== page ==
1539 Muster Roll of Cuttlestone Hundred Staffordshire


Introduction and Glossary of Terms Used

Transcriptions of the individual Muster Rolls can be found on the appropriate Parish Page under the topic "Military Records" The transcriptions are from "Collections for a History of Staffordshire Vol IV, (NS), 1901"


Harry lord Stafford, John Gyfford, knight, Edward Aston, knight, John Harecourt, knight, Edward Lyttelton, Esquyer, Thomas Gyfford, Esquyer, and Thomas Moreton Comissioners of our sovereign lorde the kynge for takynge of the musters of his grace's subjectes within the Countie of Stafford.

By force of hys grace's Comyssion unto us directed, do certefye hys grace and hys Counsell by thys our wrytynge that we the said Comissioners by
force of the said Comission did take apon us the execucion of the same Comission in the hundreds of Cutleston and Pyrehill within the said Countie of Stafford and have caused to muster afore us the kyng's subjects within the said hundreds beynge aboff the age of XVI yeres and have vewed and seyn them and their horses and harnes, and have caused them to make harnes accordynge to the contents of the said Comission.

And forthermore we do certefye in certen leffes of papyr to thys certificat annexed as well the names of all persons as be abull to serve the kyng's grace in hys warres as the townes that they dwelle in with their horses and diversite of weppons and hames as also the names of all persons within the said hundreds with the names of the townes that they dwell in that have horses and harnes to serve the kyng in his warres and also the dyversite of ther harnes and weppons as in the said papyr leffes hit doth playnly appere and also we do certefye the horses and the diversite of harnes that we the aboffe named Comissioners and other Commissioners dwellynge within the said hundreds have our selfes to serve the kynges grace as appereth under wrytton.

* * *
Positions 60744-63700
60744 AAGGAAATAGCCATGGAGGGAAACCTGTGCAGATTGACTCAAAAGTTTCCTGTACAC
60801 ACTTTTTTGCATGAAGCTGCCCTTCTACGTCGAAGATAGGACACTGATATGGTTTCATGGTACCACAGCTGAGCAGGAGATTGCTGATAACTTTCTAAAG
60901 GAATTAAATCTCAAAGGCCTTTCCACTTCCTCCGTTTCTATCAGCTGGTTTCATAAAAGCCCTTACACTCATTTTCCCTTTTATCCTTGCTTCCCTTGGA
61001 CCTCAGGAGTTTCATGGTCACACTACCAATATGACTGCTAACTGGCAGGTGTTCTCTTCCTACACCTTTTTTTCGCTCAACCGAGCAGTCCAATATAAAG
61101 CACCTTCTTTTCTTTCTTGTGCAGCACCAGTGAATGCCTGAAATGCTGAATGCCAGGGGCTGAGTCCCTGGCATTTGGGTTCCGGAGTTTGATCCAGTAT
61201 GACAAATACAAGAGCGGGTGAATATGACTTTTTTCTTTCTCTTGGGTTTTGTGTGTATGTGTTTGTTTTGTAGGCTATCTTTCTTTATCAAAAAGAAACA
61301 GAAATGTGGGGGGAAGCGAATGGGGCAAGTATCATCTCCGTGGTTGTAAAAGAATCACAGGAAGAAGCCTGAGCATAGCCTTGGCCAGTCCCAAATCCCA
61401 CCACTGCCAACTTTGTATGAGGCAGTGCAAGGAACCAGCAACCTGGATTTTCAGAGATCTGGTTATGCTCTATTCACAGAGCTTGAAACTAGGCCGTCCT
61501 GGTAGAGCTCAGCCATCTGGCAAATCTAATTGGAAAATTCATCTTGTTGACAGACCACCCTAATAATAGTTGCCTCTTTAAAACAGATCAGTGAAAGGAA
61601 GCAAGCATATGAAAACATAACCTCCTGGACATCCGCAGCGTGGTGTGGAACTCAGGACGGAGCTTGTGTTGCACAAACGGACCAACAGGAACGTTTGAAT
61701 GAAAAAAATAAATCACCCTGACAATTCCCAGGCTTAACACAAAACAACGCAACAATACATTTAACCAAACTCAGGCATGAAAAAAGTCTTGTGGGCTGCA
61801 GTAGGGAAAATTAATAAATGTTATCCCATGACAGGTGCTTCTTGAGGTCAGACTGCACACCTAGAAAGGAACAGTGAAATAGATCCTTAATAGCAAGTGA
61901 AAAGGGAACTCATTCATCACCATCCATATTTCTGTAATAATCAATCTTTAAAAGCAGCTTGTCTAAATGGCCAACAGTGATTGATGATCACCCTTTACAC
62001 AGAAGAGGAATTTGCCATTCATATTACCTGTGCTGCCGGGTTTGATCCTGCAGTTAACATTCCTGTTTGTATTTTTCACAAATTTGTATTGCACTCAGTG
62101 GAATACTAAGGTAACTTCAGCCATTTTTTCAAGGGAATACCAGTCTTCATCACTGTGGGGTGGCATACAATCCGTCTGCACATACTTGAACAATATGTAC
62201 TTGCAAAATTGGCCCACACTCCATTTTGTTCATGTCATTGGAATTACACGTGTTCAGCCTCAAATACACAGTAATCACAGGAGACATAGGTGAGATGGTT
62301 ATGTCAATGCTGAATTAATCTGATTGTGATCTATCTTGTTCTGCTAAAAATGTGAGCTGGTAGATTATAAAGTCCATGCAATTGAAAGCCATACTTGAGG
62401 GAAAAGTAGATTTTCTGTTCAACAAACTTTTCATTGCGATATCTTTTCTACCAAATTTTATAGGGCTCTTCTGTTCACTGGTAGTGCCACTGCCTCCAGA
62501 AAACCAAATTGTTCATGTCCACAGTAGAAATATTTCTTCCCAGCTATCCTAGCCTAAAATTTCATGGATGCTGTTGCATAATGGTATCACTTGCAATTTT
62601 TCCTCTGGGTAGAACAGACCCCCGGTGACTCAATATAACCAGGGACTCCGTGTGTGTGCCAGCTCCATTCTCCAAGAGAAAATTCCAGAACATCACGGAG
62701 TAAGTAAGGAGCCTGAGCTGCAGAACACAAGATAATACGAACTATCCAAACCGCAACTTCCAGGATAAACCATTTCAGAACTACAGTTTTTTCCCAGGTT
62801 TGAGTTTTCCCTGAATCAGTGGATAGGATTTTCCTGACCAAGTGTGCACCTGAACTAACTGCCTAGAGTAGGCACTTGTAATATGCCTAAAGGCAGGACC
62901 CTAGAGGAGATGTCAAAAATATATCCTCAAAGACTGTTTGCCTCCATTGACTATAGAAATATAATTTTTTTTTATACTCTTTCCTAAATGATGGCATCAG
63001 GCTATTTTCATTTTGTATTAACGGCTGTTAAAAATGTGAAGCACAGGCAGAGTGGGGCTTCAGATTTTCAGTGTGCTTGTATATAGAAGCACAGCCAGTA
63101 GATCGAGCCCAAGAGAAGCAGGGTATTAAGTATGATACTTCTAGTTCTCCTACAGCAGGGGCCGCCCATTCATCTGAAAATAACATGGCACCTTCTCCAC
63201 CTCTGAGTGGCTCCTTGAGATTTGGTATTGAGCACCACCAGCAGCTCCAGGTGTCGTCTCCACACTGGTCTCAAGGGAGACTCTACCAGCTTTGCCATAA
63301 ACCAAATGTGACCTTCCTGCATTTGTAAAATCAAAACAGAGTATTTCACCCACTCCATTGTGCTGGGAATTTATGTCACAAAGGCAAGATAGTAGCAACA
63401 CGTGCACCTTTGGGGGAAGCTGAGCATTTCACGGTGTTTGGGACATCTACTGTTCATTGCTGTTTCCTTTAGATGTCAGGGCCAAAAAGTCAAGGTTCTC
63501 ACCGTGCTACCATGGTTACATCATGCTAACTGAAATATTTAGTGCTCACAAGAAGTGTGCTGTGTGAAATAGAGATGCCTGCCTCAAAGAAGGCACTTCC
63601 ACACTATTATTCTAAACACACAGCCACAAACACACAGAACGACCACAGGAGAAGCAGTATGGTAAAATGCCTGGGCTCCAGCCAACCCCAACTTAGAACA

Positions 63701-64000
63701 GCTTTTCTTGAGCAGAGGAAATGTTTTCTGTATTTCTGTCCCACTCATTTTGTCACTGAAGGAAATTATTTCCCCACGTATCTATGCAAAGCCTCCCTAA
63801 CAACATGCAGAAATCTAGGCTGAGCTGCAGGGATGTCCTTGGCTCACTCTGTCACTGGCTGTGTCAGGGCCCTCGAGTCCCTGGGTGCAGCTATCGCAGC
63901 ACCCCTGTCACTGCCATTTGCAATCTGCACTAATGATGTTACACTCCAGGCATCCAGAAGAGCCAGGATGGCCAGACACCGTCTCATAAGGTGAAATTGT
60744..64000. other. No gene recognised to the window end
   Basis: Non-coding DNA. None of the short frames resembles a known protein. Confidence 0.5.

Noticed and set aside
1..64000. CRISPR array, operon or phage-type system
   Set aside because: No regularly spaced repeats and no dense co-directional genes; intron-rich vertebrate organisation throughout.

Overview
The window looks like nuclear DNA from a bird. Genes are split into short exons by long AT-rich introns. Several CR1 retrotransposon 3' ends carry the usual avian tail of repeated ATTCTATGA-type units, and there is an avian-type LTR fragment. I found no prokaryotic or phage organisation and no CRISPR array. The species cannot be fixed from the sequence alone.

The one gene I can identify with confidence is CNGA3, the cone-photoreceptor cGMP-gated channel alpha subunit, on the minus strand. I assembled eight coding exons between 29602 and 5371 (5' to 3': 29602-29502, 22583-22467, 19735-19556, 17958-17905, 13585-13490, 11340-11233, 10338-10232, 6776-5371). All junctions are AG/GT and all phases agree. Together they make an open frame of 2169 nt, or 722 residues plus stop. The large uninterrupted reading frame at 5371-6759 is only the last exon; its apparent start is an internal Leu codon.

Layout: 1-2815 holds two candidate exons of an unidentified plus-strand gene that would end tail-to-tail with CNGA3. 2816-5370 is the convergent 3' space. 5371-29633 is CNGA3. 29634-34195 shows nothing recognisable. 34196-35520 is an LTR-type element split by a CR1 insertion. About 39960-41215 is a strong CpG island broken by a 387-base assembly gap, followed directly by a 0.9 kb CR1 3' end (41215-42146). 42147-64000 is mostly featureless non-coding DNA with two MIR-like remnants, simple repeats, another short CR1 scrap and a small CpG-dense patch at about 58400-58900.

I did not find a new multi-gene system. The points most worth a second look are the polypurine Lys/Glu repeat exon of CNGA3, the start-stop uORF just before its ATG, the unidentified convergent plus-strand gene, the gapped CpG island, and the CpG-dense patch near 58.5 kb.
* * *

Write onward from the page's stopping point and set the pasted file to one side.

In wyttenes whereof we the said Comissioners to thys certificat have put our seales the iiijth dey of May the xxxj yere of our seid sovereyn lord the kyng's reyn.



Harry lorde Stafford, horse and harnes complete for x men.

John Gyfford, knyght, horse and harnes complete for vij men.

Edward Lyttelton, Esquyer, horse and harnes complete for vj men.

Thomas Gyfford, Esquyer, horse and harnes complete for iiij men.

Thomas Skrymsher, Gentilman, horse and harnes for iij men.

Thomas Moreton, Gentilman, a horse and harnes for ij men


The following meanings of the terms used in the Muster Roll are taken principally from Halliwell's Dictionary of Archaic and Provincial Words: — 

A Gesturne, Gestrone, or Gessaraunte is a jacket without sleeves, on which were fastened small oblong plates of steel overlapping one another. 

A Jack is a doublet, or defensive garment, padded, and quilted with strips of leather. 

Splents or splints was armour for the arms, where they were left unprotected by the Gesturne or Jack. 

A Salet (French, Salade) was a light steel cap with a projection behind extending over the nape of the neck. 

Harness was any kind of armour, and was not used in the modern contracted sense of the word as referring only to the horse. It probably comprised all kinds of defensible armour, including the Jack, which contained no iron or steel; it also included defensible armour for the horse. 

" Almain rivets " were rivets with elongated holes which admitted of the plates moving one upon the other. Halliwell quotes from " Testamenta Vetusta " : — " My coat of black velvet furred with martens, with six pair of Almain rivets complete with splints, sallets, etc." 

A bill was a pike with a long handle and a spear head with a bill-hook, which was used to drag a man off a horse. In this reign the pike was often 18 feet in length.